Three thousand trees to be planted along 10 -mile road that encircles centre of Russian capital as part of regeneration drive

Visitors to Moscow could be forgiven for thinking that the citys Garden Ring was named as something of a joke. The road, which is 16 lanes wide in parts and encircles the very centre of Moscow, features barely a blade of grass or a single bloom for most of its 10 miles of length.

Long ago, in the 19 th century, the ring roads wide expanse was home to verdant foliage and impressive gardens, but Stalins replanning of the Soviet capital assured the greenery disappear in favour of the current cement hoop, lined for much of its length with overbearing Stalinist architecture.

Fumes waft from traffic jams a dozen lanes thick, while at night son racers drive their sports cars at truly terrifying velocities.

But this summer, as part of an urban regeneration programme transforming the whole of Moscows city centre, there is a plan to set the garden back into the Garden Ring, narrowing the road and constructing it a more pleasant place for pedestrians. The Tsarist-era pleasure parks will not be making a comeback, but the scheme is to plant 3,000 trees along the road, shading the pedestrian regions from vehicles and dedicating a new feel to the city centre.

The first part of the work, encompassing about one-third of the ring road, will take place this summer, along with a major overhaul for about 70 other streets.

The main goal is to make the city less dirty, less loud and more pleasant, told Anastasia Gordeeva of Strelka KB, an urban development consultancy group, which has coordinated the projects for the Garden Ring and many other central Moscow streets. Lately many people have stopped driving their own vehicles and started utilizing taxis; the next step is to get more people strolling.

Dozens of Russian and foreign experts were involved in drawing up a thick stack of regulations on how to overhaul Moscows streets, taking into account the citys specific climactic, architectural and historical conditions.

Concept
Concept for the Novinsky Boulevard section. Photograph: Strelka KB

There are 3,500 streets in Moscow and we have categorised them into 10 kinds. For each type we have drawn up guidelines; everything from the angle at which illumination should fall from the street lamps, to which manhole covers should be used, told Gordeeva.

For most of the long rule of mayor Yuri Luzhkov, Moscows development was criticised as corrupt and chaotic, with little attention get paid to quality of life issues or urban planning. Under Sergei Sobyanin, who took over in 2010, the city authorities have begun to take planning issues more seriously. A number of city parks have been completely renovated, most notably Gorky Park, while new pedestrian regions, a local equivalent of Boris bikes and the advent of taxi apps such as Uber have all changed the style people get around the city.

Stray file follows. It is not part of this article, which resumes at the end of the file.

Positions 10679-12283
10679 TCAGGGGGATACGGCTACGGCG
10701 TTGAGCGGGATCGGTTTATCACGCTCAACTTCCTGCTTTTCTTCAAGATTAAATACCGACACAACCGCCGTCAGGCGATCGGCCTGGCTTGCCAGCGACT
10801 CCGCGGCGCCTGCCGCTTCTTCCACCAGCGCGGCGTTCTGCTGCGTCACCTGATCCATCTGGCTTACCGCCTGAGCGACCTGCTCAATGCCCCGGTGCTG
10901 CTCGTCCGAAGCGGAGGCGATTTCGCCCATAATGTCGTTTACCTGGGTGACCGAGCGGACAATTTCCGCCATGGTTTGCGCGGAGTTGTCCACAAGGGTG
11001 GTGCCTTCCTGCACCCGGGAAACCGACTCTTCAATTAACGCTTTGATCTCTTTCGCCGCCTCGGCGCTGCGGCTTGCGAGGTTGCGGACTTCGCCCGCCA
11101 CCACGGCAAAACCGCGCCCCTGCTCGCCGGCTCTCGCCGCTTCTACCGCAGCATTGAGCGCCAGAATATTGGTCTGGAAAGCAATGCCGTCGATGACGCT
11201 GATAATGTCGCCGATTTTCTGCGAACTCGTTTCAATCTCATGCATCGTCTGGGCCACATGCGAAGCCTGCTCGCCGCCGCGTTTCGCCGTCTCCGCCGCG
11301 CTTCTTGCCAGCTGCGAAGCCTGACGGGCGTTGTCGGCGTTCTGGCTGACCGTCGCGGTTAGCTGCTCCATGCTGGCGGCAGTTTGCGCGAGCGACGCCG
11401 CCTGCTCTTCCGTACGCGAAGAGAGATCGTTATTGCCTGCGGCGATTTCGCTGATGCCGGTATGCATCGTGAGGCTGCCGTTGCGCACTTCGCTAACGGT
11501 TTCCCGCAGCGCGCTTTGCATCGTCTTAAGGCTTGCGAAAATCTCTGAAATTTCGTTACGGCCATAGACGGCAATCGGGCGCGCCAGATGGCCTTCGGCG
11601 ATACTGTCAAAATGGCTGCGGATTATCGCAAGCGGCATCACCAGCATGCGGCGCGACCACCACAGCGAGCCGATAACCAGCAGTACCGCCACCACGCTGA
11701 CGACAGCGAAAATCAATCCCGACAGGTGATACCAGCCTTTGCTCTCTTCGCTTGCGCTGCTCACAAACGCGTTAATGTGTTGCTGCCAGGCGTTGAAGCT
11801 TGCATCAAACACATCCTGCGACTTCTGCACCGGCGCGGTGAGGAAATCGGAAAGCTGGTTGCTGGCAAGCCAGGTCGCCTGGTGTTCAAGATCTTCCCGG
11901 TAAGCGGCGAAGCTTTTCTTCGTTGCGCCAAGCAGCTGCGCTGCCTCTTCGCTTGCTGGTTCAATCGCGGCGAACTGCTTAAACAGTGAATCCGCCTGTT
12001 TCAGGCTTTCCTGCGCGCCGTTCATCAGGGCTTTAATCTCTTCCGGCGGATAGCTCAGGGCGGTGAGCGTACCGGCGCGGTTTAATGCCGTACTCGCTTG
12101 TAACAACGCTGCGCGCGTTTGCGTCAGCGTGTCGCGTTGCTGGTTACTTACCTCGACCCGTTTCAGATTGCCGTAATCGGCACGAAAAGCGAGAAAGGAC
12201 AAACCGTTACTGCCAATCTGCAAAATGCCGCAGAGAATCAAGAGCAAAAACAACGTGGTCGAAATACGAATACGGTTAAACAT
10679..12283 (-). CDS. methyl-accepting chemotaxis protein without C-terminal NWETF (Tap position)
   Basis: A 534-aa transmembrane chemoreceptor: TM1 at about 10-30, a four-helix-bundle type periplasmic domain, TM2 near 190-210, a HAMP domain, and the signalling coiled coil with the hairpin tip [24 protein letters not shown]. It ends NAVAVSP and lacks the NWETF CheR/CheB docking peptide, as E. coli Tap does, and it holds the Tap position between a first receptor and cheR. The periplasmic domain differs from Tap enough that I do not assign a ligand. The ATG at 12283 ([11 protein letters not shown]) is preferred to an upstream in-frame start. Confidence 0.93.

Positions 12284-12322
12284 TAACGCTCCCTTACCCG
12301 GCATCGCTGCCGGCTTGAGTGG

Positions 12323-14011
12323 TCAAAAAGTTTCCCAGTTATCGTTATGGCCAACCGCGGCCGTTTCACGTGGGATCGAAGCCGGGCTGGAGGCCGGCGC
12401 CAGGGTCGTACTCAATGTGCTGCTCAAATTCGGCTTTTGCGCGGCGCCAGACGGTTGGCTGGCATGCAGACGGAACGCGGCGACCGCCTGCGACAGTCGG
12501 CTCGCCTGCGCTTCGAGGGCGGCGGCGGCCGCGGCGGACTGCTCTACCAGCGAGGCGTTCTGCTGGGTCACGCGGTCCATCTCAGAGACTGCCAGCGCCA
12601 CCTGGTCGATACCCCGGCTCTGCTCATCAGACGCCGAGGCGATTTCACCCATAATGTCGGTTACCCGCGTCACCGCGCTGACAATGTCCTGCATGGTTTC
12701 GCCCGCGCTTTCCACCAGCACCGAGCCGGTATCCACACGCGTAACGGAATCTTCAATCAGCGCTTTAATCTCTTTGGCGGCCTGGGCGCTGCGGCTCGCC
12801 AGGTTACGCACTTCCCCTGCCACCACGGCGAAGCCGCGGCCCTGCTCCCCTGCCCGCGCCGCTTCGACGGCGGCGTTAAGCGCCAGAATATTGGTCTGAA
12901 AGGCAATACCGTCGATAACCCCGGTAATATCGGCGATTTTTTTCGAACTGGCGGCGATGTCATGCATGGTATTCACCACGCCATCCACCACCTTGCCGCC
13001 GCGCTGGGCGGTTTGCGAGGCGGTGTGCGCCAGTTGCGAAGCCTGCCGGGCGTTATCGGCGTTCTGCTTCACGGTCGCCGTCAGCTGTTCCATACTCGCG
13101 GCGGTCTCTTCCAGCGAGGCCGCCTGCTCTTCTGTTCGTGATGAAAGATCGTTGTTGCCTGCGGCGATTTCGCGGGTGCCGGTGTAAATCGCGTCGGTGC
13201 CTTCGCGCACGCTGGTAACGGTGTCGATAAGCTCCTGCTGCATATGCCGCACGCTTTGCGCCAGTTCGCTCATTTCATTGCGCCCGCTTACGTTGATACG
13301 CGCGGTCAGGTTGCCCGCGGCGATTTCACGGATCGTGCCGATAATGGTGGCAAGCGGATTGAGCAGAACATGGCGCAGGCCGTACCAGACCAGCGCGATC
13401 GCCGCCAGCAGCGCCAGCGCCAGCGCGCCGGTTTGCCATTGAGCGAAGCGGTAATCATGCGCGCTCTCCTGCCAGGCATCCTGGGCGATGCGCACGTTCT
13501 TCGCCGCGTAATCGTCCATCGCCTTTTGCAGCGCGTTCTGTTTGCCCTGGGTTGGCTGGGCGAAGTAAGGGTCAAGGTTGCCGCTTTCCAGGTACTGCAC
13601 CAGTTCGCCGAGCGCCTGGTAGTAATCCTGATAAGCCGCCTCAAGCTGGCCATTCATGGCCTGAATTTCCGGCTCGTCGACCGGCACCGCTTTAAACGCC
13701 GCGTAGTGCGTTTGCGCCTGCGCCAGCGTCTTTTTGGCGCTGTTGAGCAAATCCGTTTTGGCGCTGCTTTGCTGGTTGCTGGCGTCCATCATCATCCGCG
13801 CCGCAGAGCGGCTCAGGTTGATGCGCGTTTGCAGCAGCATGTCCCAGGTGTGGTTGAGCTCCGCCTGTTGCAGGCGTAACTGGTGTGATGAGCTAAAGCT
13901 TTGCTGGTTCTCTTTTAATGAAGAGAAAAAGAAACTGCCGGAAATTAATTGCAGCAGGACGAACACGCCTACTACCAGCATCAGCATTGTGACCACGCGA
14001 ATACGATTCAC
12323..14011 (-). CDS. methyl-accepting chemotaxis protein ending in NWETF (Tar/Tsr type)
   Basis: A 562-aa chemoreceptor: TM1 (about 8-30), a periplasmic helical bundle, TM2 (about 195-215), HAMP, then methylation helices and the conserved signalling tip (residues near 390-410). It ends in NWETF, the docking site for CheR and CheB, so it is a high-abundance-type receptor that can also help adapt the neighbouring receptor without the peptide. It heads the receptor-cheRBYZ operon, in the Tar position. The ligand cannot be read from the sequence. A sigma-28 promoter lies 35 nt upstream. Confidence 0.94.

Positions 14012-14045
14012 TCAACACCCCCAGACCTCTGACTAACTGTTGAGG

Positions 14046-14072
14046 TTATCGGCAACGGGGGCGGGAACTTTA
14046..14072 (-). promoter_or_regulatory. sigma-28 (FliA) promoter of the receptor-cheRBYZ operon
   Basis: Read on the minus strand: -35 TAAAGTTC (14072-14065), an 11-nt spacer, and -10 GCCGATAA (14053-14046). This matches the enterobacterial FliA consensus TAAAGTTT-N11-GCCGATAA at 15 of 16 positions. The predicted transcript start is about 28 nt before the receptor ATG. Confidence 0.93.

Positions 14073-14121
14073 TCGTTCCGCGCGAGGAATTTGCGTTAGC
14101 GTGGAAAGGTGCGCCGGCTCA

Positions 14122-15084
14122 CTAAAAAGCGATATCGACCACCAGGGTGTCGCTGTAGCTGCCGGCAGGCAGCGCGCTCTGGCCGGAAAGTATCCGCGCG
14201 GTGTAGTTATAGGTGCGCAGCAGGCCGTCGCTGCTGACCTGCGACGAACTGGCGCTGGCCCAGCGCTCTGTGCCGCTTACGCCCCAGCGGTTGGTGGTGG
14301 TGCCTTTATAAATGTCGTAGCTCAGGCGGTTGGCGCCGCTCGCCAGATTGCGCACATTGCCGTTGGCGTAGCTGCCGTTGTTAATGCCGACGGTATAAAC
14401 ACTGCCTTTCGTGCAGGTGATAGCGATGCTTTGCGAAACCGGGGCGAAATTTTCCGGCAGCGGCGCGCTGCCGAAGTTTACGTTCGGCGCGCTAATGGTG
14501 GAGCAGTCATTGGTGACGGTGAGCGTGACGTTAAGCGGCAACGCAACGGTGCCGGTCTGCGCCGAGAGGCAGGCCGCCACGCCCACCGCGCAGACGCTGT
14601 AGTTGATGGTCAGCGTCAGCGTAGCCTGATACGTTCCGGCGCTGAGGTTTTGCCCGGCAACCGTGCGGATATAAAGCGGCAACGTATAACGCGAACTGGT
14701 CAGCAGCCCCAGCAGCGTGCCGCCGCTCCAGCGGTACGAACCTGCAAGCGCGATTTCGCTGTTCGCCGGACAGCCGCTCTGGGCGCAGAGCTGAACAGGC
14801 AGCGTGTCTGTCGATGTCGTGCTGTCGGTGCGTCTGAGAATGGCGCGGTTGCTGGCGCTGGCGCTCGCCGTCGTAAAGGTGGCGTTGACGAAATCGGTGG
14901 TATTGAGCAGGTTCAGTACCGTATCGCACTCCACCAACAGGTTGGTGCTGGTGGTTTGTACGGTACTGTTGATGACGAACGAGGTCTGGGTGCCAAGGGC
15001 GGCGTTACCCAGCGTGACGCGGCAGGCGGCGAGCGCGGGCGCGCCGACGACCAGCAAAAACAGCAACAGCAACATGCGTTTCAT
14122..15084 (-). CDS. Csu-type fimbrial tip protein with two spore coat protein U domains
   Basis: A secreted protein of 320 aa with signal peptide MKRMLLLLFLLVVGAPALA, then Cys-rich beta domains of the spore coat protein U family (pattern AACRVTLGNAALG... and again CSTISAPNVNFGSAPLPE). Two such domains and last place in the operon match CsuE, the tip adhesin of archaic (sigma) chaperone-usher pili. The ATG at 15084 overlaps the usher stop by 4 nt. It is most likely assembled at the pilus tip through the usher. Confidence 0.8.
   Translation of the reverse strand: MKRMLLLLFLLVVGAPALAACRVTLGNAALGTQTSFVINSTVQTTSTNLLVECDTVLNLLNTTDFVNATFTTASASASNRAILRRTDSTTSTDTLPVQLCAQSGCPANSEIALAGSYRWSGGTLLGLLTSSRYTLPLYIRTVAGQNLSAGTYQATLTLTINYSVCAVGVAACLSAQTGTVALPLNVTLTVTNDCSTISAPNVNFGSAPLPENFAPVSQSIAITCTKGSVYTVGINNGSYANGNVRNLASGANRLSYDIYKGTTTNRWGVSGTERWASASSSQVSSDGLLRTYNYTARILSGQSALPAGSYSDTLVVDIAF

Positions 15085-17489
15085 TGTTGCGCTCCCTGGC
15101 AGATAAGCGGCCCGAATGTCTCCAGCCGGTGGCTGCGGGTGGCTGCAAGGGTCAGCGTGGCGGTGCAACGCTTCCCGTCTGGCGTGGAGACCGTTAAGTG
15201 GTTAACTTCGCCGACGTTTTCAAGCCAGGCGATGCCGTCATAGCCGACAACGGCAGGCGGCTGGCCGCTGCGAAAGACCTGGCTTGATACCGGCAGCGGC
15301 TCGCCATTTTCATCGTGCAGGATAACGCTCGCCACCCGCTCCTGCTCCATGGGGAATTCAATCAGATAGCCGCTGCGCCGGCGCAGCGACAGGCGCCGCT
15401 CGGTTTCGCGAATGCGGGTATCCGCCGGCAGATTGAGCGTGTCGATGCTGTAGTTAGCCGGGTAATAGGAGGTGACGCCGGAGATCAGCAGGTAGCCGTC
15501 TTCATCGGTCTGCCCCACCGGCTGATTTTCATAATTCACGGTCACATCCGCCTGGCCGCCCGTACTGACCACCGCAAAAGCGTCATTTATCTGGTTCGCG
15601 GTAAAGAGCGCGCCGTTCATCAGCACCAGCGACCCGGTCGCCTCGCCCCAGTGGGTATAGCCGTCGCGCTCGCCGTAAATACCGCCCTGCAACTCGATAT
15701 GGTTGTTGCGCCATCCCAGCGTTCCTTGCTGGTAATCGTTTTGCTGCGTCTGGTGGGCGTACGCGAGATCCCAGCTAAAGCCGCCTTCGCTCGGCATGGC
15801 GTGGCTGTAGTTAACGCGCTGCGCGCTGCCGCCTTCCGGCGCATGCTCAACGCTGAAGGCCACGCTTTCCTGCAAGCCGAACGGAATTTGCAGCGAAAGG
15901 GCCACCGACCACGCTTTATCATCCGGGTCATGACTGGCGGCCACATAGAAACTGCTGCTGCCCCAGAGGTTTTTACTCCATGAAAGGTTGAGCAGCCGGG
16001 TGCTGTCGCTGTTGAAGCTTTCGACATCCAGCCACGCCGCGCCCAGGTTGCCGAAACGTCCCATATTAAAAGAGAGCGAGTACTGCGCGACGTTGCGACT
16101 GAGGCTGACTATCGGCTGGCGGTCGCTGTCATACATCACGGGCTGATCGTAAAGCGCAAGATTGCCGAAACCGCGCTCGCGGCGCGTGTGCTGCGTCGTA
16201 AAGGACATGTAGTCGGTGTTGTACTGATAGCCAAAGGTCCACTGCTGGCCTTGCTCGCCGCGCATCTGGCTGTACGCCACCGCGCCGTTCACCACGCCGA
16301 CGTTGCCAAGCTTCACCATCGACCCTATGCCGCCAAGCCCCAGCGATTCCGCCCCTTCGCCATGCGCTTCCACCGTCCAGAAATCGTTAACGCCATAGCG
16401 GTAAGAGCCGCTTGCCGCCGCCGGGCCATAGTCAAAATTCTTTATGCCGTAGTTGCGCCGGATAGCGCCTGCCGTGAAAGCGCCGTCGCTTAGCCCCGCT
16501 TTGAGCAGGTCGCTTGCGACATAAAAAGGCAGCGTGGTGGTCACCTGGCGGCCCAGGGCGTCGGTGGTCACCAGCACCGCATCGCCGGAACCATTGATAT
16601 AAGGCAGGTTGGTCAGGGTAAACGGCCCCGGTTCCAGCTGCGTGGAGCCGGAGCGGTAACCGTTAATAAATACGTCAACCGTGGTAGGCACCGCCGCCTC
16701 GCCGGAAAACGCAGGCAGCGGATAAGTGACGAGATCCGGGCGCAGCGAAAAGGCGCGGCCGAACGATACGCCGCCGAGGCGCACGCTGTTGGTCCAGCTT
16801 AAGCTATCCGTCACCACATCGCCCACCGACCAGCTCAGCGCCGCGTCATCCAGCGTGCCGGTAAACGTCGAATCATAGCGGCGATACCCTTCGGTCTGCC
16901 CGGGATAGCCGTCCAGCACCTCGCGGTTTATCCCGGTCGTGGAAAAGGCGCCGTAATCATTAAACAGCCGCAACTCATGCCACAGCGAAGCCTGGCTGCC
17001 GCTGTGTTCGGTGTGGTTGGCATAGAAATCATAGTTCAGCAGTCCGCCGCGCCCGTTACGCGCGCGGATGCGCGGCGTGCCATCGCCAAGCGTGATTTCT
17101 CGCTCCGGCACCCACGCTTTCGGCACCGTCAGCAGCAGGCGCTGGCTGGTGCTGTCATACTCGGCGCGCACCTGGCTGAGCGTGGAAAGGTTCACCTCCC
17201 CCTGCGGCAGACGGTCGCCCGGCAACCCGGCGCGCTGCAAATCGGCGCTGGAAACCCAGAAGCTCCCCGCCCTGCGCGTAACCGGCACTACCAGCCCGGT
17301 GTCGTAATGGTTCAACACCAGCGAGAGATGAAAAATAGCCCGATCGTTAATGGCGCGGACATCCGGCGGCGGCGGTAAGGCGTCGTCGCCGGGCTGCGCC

Last summer, an overhaul of the city centre began, as many central streets were remade with wider pavements and bike lanes.

But despite the the positive developments, the improvement programmes have not been without their disagreement. Many thwarted residents woke up to find their neighborhoods turned into chaotic building sites without any warn. Whole segments of the centre became dusty no-go regions while the work went on.

In February, the city government removed more than 100 kiosks, shopping centres and cafes built without proper scheming permission, literally tearing them down overnight with bulldozers. Again, the logic was persuasive, but the execution was questionable and the dramatic destruction caused disagreement. The hope is that the next wave of urban planning will proceed a bit more smoothly.

The main thing is to make sure that people know when things are happening and know how they can avoid the works by taking alternate routes, told Gordeeva.

Also slated for redevelopment this year is New Arbat Street, a 1960 s-built concrete artery that cuts through what were once quaint low-rise alleyways to create what was meant to be the most modern and futuristic street in the Soviet Union. Now, its tall, disintegrating apartment blocks and vast concrete plains make it appear more post-apocalyptic than utopian.

The city hopes to finish the urban rejuvenation programme by 2018, by which hour many of the capitals central streets will have been overhauled.

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